When a financial institution can take money from your account

What is the right of offset

The right of offset, or set off, is a financial institution's right to recover money you owe them. For example, on an outstanding debt like a credit card or a loan. Financial institutions frequently include a clause in their account, loan or credit card agreements that gives them this right.

How the right of offset works

When a financial institution uses its right of offset, they can take money you have on deposit with:

This is to pay off any outstanding debt you may owe them.

They may do so without:

Your bank may not leave enough money in your account to cover upcoming cheques or pre-authorized debits. They can then charge you a non-sufficient funds (NSF) fee. This can lead to a situation where your debt grows quickly.

A right of offset may also apply to accounts you hold jointly with others.

If you have any questions about your financial institution’s right of offset, be sure to ask.

Example of a right of offset clause

Financial institutions don’t all use the same wording to describe the right of offset in their agreements. The following is an example of a financial institution's account agreement. Look for a clause that contains similar language.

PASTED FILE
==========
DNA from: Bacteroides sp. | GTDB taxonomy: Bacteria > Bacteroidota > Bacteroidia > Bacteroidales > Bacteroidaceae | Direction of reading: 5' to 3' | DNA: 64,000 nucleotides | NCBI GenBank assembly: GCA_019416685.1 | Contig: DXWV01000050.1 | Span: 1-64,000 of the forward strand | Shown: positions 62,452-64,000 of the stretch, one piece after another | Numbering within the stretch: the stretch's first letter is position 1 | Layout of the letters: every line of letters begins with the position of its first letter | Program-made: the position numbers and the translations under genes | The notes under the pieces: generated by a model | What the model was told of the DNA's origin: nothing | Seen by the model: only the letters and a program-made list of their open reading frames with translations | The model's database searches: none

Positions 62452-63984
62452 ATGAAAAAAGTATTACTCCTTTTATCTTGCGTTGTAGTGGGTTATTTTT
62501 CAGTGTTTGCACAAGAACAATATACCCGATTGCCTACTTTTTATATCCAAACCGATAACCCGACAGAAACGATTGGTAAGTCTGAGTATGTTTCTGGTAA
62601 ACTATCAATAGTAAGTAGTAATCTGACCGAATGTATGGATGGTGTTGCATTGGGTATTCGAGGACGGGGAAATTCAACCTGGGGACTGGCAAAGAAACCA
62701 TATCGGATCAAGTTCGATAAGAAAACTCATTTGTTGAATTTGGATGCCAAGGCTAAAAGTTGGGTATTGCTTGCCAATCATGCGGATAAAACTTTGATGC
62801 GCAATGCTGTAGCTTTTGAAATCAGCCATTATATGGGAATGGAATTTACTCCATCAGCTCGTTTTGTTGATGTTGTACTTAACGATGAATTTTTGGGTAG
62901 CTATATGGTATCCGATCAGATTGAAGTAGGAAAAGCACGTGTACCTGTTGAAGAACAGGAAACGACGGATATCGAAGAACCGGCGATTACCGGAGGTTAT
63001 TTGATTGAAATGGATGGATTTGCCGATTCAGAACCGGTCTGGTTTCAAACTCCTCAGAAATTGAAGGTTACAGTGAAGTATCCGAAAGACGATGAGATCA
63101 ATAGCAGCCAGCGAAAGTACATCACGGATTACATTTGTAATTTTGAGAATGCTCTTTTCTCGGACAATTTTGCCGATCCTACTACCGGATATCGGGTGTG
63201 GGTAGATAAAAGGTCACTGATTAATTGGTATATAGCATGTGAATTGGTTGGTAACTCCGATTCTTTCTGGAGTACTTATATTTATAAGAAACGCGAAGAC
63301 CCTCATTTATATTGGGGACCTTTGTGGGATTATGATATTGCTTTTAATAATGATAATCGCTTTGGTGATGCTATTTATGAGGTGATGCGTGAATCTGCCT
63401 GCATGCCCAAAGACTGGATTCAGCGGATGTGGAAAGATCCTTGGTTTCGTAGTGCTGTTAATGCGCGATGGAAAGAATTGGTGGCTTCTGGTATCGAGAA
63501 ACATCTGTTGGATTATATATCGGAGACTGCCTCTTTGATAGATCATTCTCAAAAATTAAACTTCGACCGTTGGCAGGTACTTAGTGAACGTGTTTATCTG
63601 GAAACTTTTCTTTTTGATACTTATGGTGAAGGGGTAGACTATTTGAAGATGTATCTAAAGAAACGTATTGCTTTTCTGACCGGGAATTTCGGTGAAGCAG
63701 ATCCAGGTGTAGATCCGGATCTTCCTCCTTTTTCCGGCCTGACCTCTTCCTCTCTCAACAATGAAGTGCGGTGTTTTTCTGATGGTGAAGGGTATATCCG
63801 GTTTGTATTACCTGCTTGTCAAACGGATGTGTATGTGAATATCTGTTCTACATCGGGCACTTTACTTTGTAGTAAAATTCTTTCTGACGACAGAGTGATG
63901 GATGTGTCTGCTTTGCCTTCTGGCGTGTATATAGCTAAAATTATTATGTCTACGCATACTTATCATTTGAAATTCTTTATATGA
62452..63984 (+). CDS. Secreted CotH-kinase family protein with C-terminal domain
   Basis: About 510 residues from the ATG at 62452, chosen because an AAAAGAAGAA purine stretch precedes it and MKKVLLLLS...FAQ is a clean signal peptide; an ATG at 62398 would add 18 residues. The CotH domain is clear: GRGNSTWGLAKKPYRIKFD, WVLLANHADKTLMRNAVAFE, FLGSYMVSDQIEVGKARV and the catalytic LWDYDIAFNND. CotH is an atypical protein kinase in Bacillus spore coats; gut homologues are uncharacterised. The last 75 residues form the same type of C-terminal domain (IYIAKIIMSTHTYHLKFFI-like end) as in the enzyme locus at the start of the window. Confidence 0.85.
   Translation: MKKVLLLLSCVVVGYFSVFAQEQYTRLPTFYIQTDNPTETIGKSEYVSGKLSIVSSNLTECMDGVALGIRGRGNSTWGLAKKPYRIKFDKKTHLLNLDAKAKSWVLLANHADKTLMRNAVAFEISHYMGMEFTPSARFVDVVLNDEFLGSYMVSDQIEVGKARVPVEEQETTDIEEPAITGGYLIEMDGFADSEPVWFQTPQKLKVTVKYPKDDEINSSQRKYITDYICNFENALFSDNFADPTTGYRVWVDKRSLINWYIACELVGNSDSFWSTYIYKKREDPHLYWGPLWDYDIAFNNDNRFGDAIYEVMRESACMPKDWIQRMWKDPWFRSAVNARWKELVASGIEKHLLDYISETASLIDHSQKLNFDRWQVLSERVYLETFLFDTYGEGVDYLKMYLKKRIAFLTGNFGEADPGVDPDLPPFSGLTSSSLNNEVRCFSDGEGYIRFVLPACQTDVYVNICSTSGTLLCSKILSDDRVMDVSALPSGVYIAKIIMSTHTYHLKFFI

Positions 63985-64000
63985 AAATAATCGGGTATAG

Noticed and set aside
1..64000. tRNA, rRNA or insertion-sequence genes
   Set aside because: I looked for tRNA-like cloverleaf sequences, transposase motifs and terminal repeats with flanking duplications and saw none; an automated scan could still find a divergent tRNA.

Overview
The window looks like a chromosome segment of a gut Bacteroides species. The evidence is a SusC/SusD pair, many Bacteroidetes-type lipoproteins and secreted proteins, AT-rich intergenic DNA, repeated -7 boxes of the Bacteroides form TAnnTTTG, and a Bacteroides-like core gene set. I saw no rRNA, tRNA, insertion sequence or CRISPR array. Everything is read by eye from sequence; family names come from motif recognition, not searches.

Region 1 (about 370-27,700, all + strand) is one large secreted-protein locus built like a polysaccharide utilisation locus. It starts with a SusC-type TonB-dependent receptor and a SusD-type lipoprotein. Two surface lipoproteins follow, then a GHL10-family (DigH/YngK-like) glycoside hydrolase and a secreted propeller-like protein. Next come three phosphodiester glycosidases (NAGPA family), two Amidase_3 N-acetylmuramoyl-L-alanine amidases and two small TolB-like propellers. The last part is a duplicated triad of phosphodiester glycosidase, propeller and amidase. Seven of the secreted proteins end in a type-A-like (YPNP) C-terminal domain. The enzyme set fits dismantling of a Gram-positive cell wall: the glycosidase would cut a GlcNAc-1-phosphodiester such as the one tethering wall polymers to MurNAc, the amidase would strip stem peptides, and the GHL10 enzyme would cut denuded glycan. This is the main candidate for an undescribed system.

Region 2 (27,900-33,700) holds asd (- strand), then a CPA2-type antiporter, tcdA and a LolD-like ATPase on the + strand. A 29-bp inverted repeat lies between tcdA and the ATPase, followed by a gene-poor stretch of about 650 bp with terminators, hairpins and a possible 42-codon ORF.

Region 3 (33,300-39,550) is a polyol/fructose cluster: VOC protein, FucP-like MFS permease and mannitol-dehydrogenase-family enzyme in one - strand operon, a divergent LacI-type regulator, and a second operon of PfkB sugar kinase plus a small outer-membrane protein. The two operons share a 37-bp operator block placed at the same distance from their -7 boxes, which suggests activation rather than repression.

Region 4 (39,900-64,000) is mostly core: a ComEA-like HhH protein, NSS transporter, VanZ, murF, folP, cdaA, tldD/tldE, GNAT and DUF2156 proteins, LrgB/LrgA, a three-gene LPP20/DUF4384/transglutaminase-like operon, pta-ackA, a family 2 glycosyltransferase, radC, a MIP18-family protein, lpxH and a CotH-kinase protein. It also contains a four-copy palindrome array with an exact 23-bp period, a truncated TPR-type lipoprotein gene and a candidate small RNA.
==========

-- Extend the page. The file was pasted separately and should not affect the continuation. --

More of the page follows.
“We may debit any other account you have with us with the amount of any payment you are required to make to us and credit the amount to the outstanding debt under this agreement.”

How to prevent your account from being offset

The best way to avoid an offset is to always pay off your debts. Another way is to at least stay up to date by making the minimum payments due. Verify your account statements regularly to make sure you have enough money to cover any pre-authorized payments.

If you think you may not have enough money in your account to cover a payment, be proactive. Contact your financial institution right away to explain the situation. You might be able to reach an agreement with them for your payment.

If you’re having trouble paying your debt, consider talking to someone like :

If you have a problem with your financial institutions’ use of the right of offset, contact them.

Find the complaint-handling process for your financial institution.

Get electronic alerts from your financial institution

Your financial institution may send you an electronic alert when the balance of your chequing or savings account falls below a certain amount.

These alerts may help you manage your day-to-day finances and avoid fees.

Learn more about these electronic alerts.

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